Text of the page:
"They've engaged in serial lying to the American people on issues big and small—beginning with the crowd size photos," said Steve Schmidt, former campaign manager for John McCain. "It's unprecedented for an administration, from the top on down, to embrace a strategy of deception and lying."

Added Stu Loeser, a longtime press secretary to former New York Mayor Michael Bloomberg: "If you've blown your credibility on crowd size or semantics, people say: What else are they going to lie about?"

That's why, as Conason and others now argue, we must turn to the full transcript.

So far, the only explicit calls for releasing the transcript have come from Democrats. But with Republicans increasingly demanding answers from the administration, could it be the nail in Trump's coffin?

After all, "[t]his is not a partisan issue," said Conason. "Only Congress, Republicans and Democrats acting together, can protect the nation from this incompetent, venal, and dangerous executive. They can no longer ignore the threat he poses to our security."


Our work is licensed under Creative Commons (CC BY-NC-ND 3.0). Feel free to republish and share widely.

This is the world we live in. This is the world we cover.

Because of people like you, another world is possible. There are many battles to be won, but we will battle them together—all of us. Common Dreams is not your normal news site. We don't survive on clicks. We don't want advertising dollars. We want the world to be a better place. But we can't do it alone. It doesn't work that way. We need you. If you can help today—because every gift of every size matters—please do. Without Your Support We Simply Don't Exist.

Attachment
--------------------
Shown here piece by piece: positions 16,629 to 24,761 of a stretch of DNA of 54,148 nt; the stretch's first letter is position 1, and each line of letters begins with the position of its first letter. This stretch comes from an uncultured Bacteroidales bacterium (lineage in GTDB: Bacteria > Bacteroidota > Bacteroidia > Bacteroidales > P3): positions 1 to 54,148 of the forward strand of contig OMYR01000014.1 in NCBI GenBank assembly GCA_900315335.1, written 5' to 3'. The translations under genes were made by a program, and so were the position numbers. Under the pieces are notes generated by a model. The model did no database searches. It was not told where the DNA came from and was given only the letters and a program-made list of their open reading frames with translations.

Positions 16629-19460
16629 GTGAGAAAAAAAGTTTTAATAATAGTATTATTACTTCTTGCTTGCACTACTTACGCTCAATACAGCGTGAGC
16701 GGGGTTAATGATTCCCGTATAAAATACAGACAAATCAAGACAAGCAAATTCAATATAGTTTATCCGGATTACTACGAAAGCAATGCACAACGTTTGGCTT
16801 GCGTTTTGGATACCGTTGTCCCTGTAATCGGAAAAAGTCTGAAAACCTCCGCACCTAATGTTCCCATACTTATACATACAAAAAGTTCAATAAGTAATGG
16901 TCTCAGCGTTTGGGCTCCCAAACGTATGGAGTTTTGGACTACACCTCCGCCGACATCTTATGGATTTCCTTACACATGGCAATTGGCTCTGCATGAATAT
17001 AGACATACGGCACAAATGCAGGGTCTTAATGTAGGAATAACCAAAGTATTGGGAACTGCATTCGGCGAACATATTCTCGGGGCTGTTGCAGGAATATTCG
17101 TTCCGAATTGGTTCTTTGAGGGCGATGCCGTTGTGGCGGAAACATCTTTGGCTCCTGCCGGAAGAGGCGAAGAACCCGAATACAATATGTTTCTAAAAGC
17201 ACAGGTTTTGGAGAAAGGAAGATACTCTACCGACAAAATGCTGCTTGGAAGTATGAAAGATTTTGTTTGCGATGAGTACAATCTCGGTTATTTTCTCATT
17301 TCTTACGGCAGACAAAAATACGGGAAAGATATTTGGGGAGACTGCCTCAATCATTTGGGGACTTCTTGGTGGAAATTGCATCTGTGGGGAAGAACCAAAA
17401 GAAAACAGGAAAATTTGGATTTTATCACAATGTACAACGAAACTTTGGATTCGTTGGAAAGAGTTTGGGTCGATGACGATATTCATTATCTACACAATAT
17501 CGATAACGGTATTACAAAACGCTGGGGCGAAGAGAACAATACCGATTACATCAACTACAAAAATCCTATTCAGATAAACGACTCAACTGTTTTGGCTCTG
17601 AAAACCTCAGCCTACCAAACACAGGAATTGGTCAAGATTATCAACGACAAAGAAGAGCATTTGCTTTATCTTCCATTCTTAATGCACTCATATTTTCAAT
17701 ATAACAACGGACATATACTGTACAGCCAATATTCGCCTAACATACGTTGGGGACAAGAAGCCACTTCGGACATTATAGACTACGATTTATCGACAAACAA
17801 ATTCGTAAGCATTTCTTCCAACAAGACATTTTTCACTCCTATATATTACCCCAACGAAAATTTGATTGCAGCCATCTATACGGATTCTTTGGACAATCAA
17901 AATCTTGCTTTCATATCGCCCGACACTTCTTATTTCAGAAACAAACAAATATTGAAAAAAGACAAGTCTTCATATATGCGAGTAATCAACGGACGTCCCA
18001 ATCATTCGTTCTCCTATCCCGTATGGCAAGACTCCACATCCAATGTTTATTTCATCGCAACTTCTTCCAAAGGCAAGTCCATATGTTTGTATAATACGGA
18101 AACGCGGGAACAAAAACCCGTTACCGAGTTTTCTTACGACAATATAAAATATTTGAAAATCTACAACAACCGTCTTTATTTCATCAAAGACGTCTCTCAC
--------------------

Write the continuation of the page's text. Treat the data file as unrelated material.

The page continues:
Latest UN Climate Report Delivers 'Another Thundering Wake-Up Call'

"Climate change is no longer a future problem. It is a now problem," said the UNEP executive director. "The clock is ticking loudly."

Jessica Corbett ·


Climate Movement Hails 'Mind-Blowing' $40 Trillion in Fossil Fuel Divestment Pledges

"Institutions around the world must step up now and commit to joining the divest-invest movement before it is too late—for them, for the economy, and for the world."

Brett Wilkins ·


'Really Fantastic': Europe's Largest Pension Fund Announces Fossil Fuel Divestment

It's "a huge victory for the climate, human rights, and all life on Earth," said one activist.

Andrea Germanos ·


Senate Urged to Quickly Confirm Net Neutrality Advocates to FCC Posts

The White House was expected to announce the nominations of acting chair Jessica Rosenworcel and Gigi Sohn.

Julia Conley ·


'A Political Scam, Not a Serious Plan': Groups Blast Australia Climate Pledge

"If Morrison expects to front up to COP 26 with this sorry excuse for a net-zero emissions target and no increase in formal ambition on Australia's 2030 target, he'll be laughed out of the room."

Andrea Germanos ·

Support our work.

We are independent, non-profit, advertising-free and 100% reader supported.

Subscribe to our newsletter.

Quality journalism. Progressive values.
Direct to your inbox.

Subscribe to our Newsletter.


Common Dreams, Inc. Founded 1997. Registered 501(c3) Non-Profit | Privacy Policy
Common Dreams Logo